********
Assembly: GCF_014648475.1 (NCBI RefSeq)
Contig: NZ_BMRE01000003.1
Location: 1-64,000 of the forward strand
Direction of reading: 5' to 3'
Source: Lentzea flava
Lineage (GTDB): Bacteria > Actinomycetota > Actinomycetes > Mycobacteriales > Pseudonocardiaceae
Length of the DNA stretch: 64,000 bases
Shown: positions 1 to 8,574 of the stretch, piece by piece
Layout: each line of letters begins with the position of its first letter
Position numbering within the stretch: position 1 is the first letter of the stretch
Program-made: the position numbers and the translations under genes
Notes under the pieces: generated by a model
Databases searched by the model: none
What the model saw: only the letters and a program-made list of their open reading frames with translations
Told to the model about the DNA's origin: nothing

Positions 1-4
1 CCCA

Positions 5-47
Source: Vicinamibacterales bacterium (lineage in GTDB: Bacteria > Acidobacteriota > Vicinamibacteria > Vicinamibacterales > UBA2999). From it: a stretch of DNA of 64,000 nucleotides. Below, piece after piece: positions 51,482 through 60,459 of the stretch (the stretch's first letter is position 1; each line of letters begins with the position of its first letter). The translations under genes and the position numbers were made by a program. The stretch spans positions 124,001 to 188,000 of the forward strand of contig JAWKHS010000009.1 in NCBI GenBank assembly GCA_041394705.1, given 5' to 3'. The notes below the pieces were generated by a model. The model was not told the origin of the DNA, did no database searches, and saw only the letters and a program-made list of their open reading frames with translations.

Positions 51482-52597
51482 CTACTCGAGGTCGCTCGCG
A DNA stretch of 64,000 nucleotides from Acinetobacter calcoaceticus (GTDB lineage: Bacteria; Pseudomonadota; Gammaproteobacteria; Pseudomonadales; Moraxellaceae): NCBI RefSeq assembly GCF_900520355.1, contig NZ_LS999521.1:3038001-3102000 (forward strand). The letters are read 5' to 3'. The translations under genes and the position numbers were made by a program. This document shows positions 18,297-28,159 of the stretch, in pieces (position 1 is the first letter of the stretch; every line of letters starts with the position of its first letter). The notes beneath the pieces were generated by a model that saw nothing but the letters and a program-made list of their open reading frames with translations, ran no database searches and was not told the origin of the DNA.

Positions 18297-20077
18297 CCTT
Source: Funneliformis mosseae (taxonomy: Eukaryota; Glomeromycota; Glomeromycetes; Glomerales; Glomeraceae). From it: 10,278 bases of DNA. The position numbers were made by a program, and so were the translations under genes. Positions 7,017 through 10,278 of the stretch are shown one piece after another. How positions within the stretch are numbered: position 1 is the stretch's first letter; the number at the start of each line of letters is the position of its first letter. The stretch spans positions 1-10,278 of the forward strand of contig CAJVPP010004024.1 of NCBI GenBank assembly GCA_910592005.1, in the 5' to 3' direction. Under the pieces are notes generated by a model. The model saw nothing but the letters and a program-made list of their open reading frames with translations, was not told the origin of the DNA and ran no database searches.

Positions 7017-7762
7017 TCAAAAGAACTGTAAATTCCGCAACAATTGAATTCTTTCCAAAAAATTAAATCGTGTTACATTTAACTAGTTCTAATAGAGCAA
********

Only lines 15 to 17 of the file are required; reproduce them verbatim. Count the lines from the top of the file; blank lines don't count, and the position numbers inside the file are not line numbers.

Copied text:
Told to the model about the DNA's origin: nothing

Positions 1-4
1 CCCA